Middle age Teacher Feng Wanyu or Yu (Li Gong) and daughter Dan Dan, (Huiwen Zhang), a rising star at the Ballet Academy, are advised by party officials that Yu’s husband Lu Yanshi (or Lu) a “Rightist” enemy of the state, has escaped from enforced re-education (Forced Labor camp). They are warned they must not meet with him, and must turn him in for the sake of Party loyalty.
Dan Dan vows Party loyalty, Yu says nothing, her trembling lip betraying her loyalty to her husband, a cultural ideal before the Gang Of Four’s Cultural Revolution.
Professor Lu Yanshi (Chen Daoming,“Back to 1942”), a sophisticate who was educated abroad, was branded a rightist and sent away for “re-education”. His young daughter Dan Dan barely remembers him, and his wife, Middle School teacher Yu suppresses her longing for him to survive in the Party controlled Shanghai, where she brings up their daughter alone.
The Sony Classics release grossed nearly $19.6 million in it’s opening five days in China.
Lovely Dan Dan, whose extensions are positively Flamingo like, is the best dancer in her Ballet Academy. ” All she wants to do is dance the lead in the iconic” Red Detachment Of Women”, the Cultural Revolution’s one-hit wonder, and she would have too, if the Party hadn’t given it to a less talented but ideologically un-tainted dancer.
Indoctrinated Dan Dan wants the lead bad enough to let Party Officials bully her into betraying her father (and mother) in order to get the part, which she doesn’t get, by the way.
Her mother doesn’t forgive Dan Dan for that betrayal. When she loses her marbles from a cocktail of malnutrition, rape and posttraumatic shock, Yu can’t even look for her husband’s face in her photos. Resentful, Party-pleasing Dan Dan’s cut him out of every one.
Twenty years pass before the family is reunited. A victim of a head injury sustained when Lu was re-arrested, Yu doesn’t recognize the husband she waits for every month at the station, and faithful, patient Lu plays the role of different strangers in her life, in order to stay close and protect her.
Chinese Vet master Yimou Zhang’s “Coming Home” (“Gui lai”), not to be confused with Hal Ashby’s 1978 Vietnam Vet romance “Coming Home”, is based on the novel The Criminal Lu Yanshi by Chinese American author Geling Yan. The novel was based on letters Yan’s grandfather wrote home, when he was in Labor Camp, Zhang and writer Jingzhi Zou’s story adapts the last third of the novel. Zou also scripted “The Grandmaster.”
The tragic romance melds Alzheimers with the Cultural Revolution. It’s a stately period piece, and Jingzhi Zou’s screenplay wears it’s sentimentality gracefully. The literal translation of the Chinese title “Gui lai” is “The Return.”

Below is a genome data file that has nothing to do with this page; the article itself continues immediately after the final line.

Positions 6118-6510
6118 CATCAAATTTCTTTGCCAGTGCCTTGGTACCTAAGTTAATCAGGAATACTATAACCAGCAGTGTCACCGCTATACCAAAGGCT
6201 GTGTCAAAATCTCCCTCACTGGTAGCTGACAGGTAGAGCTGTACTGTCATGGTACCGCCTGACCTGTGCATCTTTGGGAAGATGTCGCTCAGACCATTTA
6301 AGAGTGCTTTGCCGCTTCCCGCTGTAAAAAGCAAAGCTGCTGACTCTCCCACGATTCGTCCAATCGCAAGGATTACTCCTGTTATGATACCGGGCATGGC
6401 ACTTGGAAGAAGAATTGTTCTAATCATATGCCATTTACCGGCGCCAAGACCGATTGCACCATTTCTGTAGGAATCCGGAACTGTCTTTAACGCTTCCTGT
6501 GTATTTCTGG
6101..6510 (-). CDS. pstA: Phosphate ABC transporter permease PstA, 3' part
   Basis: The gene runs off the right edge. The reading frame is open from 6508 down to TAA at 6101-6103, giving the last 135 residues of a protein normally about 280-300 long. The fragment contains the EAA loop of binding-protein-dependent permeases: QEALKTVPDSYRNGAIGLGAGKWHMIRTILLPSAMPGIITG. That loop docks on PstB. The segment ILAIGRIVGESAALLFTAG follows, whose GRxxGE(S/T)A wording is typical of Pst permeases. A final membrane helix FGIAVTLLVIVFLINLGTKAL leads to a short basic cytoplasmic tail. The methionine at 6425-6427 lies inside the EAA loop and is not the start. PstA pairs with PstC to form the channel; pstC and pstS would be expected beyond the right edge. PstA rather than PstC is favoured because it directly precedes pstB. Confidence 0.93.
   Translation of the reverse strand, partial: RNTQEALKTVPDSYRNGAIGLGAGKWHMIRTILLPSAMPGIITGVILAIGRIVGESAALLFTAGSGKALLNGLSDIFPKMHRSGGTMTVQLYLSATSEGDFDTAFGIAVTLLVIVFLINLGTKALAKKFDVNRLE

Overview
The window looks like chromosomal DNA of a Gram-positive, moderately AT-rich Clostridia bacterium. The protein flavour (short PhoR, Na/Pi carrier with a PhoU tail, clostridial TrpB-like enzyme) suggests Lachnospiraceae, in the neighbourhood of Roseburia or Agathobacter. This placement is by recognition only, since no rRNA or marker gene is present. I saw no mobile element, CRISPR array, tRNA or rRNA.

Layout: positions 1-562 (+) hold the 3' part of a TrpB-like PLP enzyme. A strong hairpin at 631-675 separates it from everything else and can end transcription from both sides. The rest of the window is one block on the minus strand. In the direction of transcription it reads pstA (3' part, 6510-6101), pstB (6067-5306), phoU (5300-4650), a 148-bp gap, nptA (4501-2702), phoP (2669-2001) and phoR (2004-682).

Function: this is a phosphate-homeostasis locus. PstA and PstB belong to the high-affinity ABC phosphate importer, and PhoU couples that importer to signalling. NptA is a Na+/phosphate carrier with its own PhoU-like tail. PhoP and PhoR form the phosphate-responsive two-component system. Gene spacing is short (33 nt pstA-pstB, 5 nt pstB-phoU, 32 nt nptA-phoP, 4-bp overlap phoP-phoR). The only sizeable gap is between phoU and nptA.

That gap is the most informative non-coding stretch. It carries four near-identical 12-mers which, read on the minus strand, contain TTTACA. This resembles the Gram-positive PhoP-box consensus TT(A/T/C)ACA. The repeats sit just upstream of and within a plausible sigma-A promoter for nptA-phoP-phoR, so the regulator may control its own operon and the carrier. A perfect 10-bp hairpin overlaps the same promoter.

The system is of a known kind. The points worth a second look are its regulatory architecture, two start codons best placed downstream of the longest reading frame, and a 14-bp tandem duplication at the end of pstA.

Zhang’s graceful, seemingly artless style is suited to the character piece, and he renders every ounce of fat out of his remarkable close ups, allowing his actors to act in a supportive habitat.
Zhang’s sequence of Lu’s sneaking into his apartment house to reunite with his family is a complex staging worthy of a Noir, and the train station betrayal and capture is pure big screen 60’s thriller.
Li Gong, devoid of makeup, holds the stage. Her opening scenes are effective, but for much of the first half I was unaffected. For a Star to play sans makeup, letting her age show, is, of course, a brave stunt; for that reason I was expecting more. I felt her effort-ing, I often had that reaction to Liv Ullman’s performances; In my day, a heretical remark.
A turning point in the performance was the scene where Lu contrives to jog her memory playing piano. Drawn by the music Yu senses it’s him, although her eyes don’t recognize him. As they awkwardly hug, her performance kicks in and from that moment on I saw the performance others’ dote on.
Zhang’s prolific body of work includes the classics “Red Sorghum”, “Raise the Red Lantern”, “Hero”, House of Flying Daggers”, and “The Road Home.”
“Red Sorghum marked both Zhang and Li Gong debut films, well known internationally but banned in Mainland China.
Daoming Chen, as the returnee Lu Yanshi, is all organic banked fires. He’s powerful as the tender man willing to try anything to jog his wife’s protective memory.
Beautiful ballerina, novice actress Huiwen Zhang plays the resentful headstrong Dan Dan. Production standards are outstanding
Popular actors Guo Tao and Yan Ni cameo as an hard core Party Official Officer Liu and humanist District Party leader Officer Li respectively.
Qigang Chen’s score borrows heaviiy from Revolutionary-era symphonies. Shot in Tianjin and Beijing, Xiaoding Zhao’s cinematography captures a suitably drab Cultural Revolutionary China.
Produced by William Kong (“Crouching Tiger, Hidden Dragon”, “Hero” and “House of Flying Daggers”), executive producer David Linde (“Biutiful”, “Y Tu Mamá También” and “Crouching Tiger, Hidden Dragon”) and Zhao Zhang.
Mr. Zhang’s next project is a Hollywood movie shot in Englsh. “Coming Home” opens in New York and LA on September 9Th